I had been wanting to approach the topic of grief in childhood for quite some time. It took me a while to find a publisher who didn't say, "Ee-uuw," at the very idea of grief and children in the same breath. Yet, children all around are suffering loss — not only the loss of a beloved pet or a grandparent, but they're losing their contemporaries, in school and out of school, as well as parents, who are dying from dreadful diseases. There are all kinds of ways that they're experiencing loss.

What I've noticed is that the rule of thumb seems to be if little Johnny isn't acting out, little Johnny must be okay. Generally speaking, adults are so caught up in their own grief that they don't notice what's happening with the young people in their lives. They're not connecting in any way, and I know that little Johnny's dying inside. I lost my father when I was going on 16, and it was a devastating loss. There was really no one to talk to about it. You internalize these things. But they don't go away. They surface in some other-usually unhealthy-way.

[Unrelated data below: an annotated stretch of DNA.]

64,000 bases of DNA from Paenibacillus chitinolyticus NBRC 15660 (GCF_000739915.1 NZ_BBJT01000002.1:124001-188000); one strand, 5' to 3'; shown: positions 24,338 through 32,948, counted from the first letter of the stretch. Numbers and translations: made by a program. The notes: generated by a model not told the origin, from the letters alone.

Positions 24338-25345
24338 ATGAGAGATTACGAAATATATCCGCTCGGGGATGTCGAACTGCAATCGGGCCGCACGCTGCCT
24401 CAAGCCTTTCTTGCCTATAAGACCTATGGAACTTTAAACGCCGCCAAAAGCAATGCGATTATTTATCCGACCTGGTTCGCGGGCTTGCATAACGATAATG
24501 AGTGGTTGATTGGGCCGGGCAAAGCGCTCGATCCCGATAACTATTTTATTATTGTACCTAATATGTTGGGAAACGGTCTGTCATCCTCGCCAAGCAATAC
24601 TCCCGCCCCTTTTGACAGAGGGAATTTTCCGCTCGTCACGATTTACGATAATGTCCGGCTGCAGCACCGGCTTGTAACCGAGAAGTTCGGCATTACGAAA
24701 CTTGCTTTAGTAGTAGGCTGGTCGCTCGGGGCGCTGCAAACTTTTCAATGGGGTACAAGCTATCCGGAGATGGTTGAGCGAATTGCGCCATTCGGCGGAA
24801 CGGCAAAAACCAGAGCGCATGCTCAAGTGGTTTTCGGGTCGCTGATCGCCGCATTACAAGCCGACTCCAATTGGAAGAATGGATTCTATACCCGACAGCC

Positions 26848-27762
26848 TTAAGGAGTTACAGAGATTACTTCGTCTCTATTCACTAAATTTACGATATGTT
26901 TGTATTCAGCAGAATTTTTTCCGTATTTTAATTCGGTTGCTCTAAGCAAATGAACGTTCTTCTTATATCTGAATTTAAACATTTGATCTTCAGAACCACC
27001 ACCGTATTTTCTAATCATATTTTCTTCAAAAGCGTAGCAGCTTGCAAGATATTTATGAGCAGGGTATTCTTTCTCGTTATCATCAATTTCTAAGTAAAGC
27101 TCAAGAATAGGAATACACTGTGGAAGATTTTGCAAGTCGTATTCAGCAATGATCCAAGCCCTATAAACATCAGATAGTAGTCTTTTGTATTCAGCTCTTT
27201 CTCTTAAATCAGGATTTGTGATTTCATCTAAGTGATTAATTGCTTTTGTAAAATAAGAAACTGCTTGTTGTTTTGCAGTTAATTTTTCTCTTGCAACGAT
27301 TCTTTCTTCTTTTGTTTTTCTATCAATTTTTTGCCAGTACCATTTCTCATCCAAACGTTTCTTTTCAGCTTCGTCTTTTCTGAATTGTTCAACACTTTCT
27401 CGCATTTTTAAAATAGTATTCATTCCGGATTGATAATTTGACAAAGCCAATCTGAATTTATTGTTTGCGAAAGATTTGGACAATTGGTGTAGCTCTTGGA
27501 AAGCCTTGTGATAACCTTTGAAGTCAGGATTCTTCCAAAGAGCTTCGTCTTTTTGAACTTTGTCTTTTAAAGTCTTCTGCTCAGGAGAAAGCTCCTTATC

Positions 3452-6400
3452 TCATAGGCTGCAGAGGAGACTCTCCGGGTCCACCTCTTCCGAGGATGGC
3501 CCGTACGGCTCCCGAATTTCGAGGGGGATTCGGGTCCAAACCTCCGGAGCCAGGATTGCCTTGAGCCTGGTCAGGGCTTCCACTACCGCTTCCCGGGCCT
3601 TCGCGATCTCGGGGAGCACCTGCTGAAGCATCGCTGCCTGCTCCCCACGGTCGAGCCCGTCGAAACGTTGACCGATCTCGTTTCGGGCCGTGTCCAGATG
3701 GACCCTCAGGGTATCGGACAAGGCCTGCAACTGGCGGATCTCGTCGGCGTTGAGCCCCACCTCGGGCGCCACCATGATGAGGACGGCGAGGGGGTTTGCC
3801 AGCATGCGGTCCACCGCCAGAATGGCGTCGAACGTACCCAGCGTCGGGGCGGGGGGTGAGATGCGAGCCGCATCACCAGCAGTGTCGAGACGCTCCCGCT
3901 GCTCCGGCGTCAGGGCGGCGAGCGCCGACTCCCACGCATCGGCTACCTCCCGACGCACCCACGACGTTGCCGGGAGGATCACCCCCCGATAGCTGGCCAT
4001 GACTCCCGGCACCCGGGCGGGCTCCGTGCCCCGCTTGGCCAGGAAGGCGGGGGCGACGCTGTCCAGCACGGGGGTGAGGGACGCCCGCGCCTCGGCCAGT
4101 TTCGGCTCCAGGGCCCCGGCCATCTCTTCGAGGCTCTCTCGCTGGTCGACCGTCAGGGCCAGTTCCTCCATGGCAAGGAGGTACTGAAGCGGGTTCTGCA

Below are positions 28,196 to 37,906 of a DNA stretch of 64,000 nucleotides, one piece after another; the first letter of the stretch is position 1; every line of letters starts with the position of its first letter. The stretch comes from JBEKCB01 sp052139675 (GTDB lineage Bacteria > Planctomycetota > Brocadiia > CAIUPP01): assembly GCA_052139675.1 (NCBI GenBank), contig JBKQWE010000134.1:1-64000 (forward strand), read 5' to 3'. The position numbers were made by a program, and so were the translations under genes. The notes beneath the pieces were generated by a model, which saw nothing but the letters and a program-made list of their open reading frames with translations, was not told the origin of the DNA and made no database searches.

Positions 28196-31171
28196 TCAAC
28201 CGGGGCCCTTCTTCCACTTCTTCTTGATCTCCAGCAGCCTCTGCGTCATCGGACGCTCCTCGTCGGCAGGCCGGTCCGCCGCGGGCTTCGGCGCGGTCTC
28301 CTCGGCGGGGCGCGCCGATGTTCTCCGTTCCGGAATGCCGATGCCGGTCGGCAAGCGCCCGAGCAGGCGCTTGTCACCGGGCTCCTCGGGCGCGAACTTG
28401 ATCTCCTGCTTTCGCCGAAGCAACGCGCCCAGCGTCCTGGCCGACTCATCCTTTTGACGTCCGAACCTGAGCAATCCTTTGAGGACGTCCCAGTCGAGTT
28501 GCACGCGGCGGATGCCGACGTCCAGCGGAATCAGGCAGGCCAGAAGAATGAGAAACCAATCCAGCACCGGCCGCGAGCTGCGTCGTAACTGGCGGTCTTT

So I wanted to create a tool that would allow children who were grieving to access their feelings, to know that they were normal, and to also understand that it would pass. It's wonderful if they have the advantage of a grief counselor, but many children don't. So I wanted to create a tool that would allow them to walk through it on their own if they had to, but that could just as well be used as a tool by psychologists and by counselors; and to be used by parents as a touchstone point to help them connect with their children — even just to understand what their children are going through and the kinds of decisions that are critical at that time, such as giving the child the right to decide whether or not to attend the funeral. Those sorts of decisions will impact them for life.

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Slipping past the intellect